Are you giving something up that you will spend the next 40 days craving?? Do you think depriving yourself of something you really want is going to help your relationship with Christ grow?
Are you giving something up like a bad habit (smoking) or something you know you need to do less of (playing games, watching TV)? Will doing this make you a grumpy person? Will you go back to that habit or thing when Lent is over? Will this help you grow closer to the Holy Trinity?
Are you trying to add a spiritual exercise into your day that you do not currently do? Will doing so make you more stressed out because you have to find the time or will it bring some quiet time into your daily life? Will you fret over it if you forget one day? Will doing this bring you closer to God or just become something to check off your to-do list?
Whatever any of us does for Lent, the real question is, will it lead to improving or intensifying our relationship with our Lord Jesus Christ? At this point you've probably already decided what it is you're giving up or doing different. Now think about whether or not it will be an aid for improving your relationship with Jesus.
I've been struggling with this the last week or so. I've done all sorts of things in the past. Gave up TV one year (which really was great!), gave up chocolate another year (which did make me anxious about Easter, but was a worthy sacrifice), and last year I said a Divine Mercy Chaplet every day (well, most days, weekends were hardest, during the week it was on my calendar at work so it was hard to forget). But this year, I really want to do something that will help me grow spiritually.
Two things occurred to me. First, I could read a designated section or two of the Catechism. Second, I could compile a list of books to read between now and Easter and actually read them.
Both have their pluses. But also minuses!
The biggest minus: will I be simply trying to read these things just to get through them and not really benefiting from them at all? Will it become a chore?
I didn't want whatever I did to become a chore. I want to actually benefit from this. That's the whole point of Lent, right? We appreciate the celebration of the Resurrection at Easter time so much more when we learn what a sacrifice is during the penitential season of Lent. Otherwise, Easter is just another holiday. And we all know that is absolutely NOT true. Easter is the most important holiday we celebrate as Christians!!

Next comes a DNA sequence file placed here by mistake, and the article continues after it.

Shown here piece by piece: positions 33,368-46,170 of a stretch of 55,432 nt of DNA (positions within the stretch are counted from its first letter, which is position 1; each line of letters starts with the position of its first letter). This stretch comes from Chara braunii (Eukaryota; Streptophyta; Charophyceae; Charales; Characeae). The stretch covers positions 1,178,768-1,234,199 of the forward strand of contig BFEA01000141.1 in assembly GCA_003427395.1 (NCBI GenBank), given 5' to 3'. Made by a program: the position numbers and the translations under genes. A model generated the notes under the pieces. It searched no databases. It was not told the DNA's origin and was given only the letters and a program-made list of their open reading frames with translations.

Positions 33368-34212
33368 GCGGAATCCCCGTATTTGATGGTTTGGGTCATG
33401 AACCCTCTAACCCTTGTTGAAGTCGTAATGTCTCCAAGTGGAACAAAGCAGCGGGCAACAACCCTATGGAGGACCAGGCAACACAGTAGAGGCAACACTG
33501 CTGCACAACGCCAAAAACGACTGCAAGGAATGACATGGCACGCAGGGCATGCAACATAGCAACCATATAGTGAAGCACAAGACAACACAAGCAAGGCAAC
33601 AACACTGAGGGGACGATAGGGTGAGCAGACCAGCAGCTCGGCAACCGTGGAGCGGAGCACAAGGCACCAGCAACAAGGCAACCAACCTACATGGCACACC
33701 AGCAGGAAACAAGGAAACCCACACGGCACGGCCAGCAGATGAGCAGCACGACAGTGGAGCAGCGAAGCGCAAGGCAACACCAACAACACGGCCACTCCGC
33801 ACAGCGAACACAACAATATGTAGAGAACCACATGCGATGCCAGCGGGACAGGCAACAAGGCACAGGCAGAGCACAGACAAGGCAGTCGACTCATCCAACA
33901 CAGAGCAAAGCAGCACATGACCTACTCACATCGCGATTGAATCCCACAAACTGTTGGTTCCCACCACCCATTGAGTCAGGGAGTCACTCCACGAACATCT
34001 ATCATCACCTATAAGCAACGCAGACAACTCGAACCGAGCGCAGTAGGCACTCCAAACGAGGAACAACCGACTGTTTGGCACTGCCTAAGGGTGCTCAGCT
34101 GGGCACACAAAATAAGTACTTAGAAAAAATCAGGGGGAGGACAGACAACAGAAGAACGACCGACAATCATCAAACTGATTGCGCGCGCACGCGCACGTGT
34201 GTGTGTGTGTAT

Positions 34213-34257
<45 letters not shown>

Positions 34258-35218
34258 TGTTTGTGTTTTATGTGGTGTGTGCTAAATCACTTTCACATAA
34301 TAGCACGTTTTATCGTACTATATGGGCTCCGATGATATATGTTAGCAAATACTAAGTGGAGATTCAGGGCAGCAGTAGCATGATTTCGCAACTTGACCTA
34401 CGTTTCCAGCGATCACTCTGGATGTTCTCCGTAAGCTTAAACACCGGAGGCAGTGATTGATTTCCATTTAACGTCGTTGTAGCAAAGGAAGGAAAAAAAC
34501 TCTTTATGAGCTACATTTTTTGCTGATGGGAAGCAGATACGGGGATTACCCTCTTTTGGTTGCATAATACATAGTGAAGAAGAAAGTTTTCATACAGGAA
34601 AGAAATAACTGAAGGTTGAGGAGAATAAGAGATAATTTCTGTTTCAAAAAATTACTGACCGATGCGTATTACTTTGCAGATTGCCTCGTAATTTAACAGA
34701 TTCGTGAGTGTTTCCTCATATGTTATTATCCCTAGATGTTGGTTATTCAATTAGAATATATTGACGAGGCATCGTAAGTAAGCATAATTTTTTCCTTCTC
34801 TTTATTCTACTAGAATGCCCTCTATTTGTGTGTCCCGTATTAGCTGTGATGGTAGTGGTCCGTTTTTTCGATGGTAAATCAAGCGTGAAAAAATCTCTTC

So my decision this Lent was to do three things. First, I am giving up playing games on Facebook. That sounds kind of silly, but I do waste a lot of time doing that. I know I will benefit from not playing those games (not that they're "bad" games, just time wasters) and I will be a more productive person and will have more time for more important things. Second I am going to refrain from any snacking on Fridays. I'll eat three normal, meat-free meals, but no snacks on those days.
Third and finally, I will be reading six books, all spiritual reading in some fashion, during the six weeks of Lent. And, to be sure that I actually get something out of these books and I'm not just reading them to get through them, I will be posting on my blog about each one as I finish it. Hopefully this will help keep me somewhat accountable.
Here is my list of Lenten books to read:
- 7 Secrets of the Eucharist by Vinny Flynn. I bought this one this summer when Chris and I were in Stockbridge, MA at the National Shrine of the Divine Mercy. I started this on Monday and I'm already enjoying it!! Stay tuned for a review soon.
- Orthodoxy by G.K. Chesterton. I've started this book a few times and for whatever reason, have never gotten very far. I always end up putting it down at some point and not picking it up again. This is a book that I know needs more focused time. Chris read it a while back and told me I had to read it. So I'm finally going to.
- Saved in Hope / Spe Salvi encyclical letter of Benedict XVI. This was Benedict's second encyclical, issued, I believe, in 2007. Haven't read it at all, but I have a hard copy and I'm finally going to get to it.
- Charity in Truth / Caritas in Veritate encyclical letter of Benedict XVI. This was his third encyclical letter, issued only last year. I don't think he's issued one since, so once I finish this one (and the one above) I should be caught up in reading all of his encyclicals since he became Pope.
- The Return of the Prodigal Son: A Story of Homecoming by Henri Nouwen. I first heard about this book, and this author, this past summer. So many people mentioned him and mentioned how great this book was, and others, that I finally went out and got it. Hopefully, I'll also be able to read it this Lent.
- The Way of Perfection by St. Teresa of Avila. St. Teresa lived in the 16th century, was a nun, and a great mystic. She is now also a doctor of the church. This book is about prayer. Very much looking forward to delving into this.
So that's my list and probably the order I will read them in as well. It's a big undertaking, but I feel up to the task. And if I don't finish them all, that's okay. I am going to let God be my guide and if I need to take more time with any one particular book, so be it.
I am looking forward to this Lent. How about you?